Scientists to Use Big Data to Assist in Development
Chinese scientists will collaborate with international peers to harness the power of big data, digital technologies and remote sensing satellites to help the world achieve sustainable development, experts said on Tuesday.
The lack of timely and quality data impedes the evaluation and progress of the United Nations' sustainable development goals as over half of the indicators for SDGs lack data support, they added. These limitations prohibit less developed countries from making informed, scientific decisions to pursue these objectives.
To tackle these issues, China launched the Alliance of Sustainable Development Goals Satellites on Tuesday. The alliance consists of around 60 Chinese observation satellites used to monitor and study the Earth's weather, oceans and land environment.
The alliance aims to monitor scientific indicators for seven SDGs listed in the 2030 Agenda for Sustainable Development. These goals ranged from issues related to life on land to clean energy and sustainable cities.
Zhang Yaping, vice-president of the Chinese Academy of Sciences, said digital technologies, particularly big data, play a crucial role in analyzing sustainable development issues related to the Earth's environmental systems and human activities.
Last year, China established the International Research Center of Big Data for Sustainable Development Goals, and launched the world's first scientific satellite dedicated to supporting the research of SDGs called SDGSAT-1, Zhang said during the opening ceremony of the 2022 International Forum on Big Data for Sustainable Development Goals in Beijing.
Zhang said that the academy and the research center would serve as science and technology think tanks and collaborate with international peers to jointly reap the benefits of digital technologies in promoting global sustainable development.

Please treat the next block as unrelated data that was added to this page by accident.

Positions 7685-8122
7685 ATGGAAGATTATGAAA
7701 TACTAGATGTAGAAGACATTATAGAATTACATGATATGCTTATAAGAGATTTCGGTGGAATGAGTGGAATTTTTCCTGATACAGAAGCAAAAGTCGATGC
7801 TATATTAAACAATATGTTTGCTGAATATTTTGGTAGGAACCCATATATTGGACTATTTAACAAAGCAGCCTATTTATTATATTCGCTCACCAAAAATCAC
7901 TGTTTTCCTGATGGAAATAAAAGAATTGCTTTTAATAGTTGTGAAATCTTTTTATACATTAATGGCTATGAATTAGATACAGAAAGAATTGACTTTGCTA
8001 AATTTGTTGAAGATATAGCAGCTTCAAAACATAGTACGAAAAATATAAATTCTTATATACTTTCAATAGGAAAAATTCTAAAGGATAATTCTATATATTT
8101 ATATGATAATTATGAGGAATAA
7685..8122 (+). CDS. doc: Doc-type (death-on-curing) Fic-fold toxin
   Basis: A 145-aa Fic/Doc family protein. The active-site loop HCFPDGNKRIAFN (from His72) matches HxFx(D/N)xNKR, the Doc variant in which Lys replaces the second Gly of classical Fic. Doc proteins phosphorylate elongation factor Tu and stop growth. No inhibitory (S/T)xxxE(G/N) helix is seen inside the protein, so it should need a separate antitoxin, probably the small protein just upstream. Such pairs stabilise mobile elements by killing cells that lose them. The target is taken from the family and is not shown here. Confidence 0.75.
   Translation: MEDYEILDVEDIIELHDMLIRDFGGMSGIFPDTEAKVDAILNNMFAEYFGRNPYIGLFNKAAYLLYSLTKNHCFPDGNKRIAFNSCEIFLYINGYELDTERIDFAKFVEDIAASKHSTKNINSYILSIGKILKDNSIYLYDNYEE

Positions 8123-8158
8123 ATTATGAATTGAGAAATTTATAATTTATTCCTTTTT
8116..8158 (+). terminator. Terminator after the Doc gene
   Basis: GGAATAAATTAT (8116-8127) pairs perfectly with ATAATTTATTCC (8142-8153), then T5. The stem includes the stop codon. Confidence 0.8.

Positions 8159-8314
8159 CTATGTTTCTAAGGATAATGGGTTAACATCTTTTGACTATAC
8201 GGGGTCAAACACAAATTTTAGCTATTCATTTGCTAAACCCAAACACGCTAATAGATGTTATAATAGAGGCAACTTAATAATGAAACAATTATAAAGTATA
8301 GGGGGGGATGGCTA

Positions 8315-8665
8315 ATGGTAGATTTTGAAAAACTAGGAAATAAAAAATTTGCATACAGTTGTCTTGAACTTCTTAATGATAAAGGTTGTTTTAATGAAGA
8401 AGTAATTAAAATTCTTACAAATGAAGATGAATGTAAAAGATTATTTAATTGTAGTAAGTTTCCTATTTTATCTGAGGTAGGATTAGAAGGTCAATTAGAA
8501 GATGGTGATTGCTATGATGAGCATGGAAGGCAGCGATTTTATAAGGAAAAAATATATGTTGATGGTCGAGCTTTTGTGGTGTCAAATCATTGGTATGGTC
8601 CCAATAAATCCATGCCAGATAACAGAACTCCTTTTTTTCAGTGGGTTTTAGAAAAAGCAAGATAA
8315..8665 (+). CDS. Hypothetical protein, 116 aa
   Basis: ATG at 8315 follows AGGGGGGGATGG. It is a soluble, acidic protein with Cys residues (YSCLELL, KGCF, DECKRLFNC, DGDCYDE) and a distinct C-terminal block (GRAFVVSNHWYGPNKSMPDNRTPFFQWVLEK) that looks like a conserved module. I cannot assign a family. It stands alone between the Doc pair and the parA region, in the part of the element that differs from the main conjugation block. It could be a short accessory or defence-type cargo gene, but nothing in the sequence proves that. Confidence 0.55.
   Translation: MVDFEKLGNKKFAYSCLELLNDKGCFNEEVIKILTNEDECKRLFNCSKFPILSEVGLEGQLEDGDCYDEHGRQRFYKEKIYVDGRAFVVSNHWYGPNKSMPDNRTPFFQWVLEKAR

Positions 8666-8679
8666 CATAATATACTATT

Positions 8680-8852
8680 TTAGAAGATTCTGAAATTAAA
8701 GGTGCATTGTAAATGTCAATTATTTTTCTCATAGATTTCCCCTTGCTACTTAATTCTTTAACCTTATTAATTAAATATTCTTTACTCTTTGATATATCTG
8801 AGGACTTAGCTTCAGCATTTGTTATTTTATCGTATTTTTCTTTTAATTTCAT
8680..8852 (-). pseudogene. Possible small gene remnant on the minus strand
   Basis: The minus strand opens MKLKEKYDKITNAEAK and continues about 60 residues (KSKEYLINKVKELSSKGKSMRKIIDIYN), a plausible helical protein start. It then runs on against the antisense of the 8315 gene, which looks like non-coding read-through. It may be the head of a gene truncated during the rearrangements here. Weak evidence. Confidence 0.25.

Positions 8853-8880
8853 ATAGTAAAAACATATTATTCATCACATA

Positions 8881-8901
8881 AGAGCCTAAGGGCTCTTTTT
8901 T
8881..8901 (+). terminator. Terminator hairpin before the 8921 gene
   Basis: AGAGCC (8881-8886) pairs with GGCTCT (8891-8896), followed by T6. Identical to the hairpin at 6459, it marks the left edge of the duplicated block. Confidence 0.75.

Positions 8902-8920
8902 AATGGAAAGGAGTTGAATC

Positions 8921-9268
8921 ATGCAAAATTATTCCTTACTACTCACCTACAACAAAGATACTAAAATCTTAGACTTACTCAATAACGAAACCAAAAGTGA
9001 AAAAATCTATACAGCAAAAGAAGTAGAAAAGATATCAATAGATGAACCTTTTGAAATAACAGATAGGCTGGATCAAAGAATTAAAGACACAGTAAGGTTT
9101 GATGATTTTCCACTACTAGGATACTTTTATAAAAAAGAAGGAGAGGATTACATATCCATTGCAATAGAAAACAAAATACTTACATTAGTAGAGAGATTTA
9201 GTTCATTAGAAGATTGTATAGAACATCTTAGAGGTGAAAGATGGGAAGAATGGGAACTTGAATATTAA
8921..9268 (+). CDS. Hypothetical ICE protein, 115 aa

Xu Guanhua, a co-chair of the scientific committee of the forum, said that last year the International Research Center of Big Data for Sustainable Development Goals launched a platform for the purpose.
As of September, the platform holds 14 petabytes of data, including 40 years of satellite images and 7.6 petabytes of biological and ecological data on Earth. The platform updates about 3 petabytes of data each year, and has garnered nearly 58 million visits from 280,000 users from more than 174 countries and regions.
Xu said improving data services, strengthening scientific research and evaluation of SDGs indicators, developing new science satellites for SDGs, and capacity building and training for developing countries are essential for digital technologies like big data to make more significant contributions to promoting sustainable development.
Guo Huadong, director-general of the International Research Center of Big Data for Sustainable Development Goals, said China plans to build up a constellation of satellites to collect and share research data and support the achievement of SDGs in the future, with the goal of reducing development imbalance and the digital divide.
In June, the center launched the CBAS Global SDG Partnership program to facilitate joint research, data sharing, academic exchange, capability building and supporting decision-making related to the UN 2030 Agenda for Sustainable Development, Guo said.
Siddharth Chatterjee, the UN resident coordinator in China, said in a video that many countries, particularly the least developed ones, still rely on outdated and incomplete data to inform decision-making and policies.
"Going forward, we need to invest in data and digital technologies to get ahead in the crisis so that we can trigger a more timely response, anticipate future needs and take steps to implement the 2030 Agenda for Sustainable Development," he said.
Source: China Daily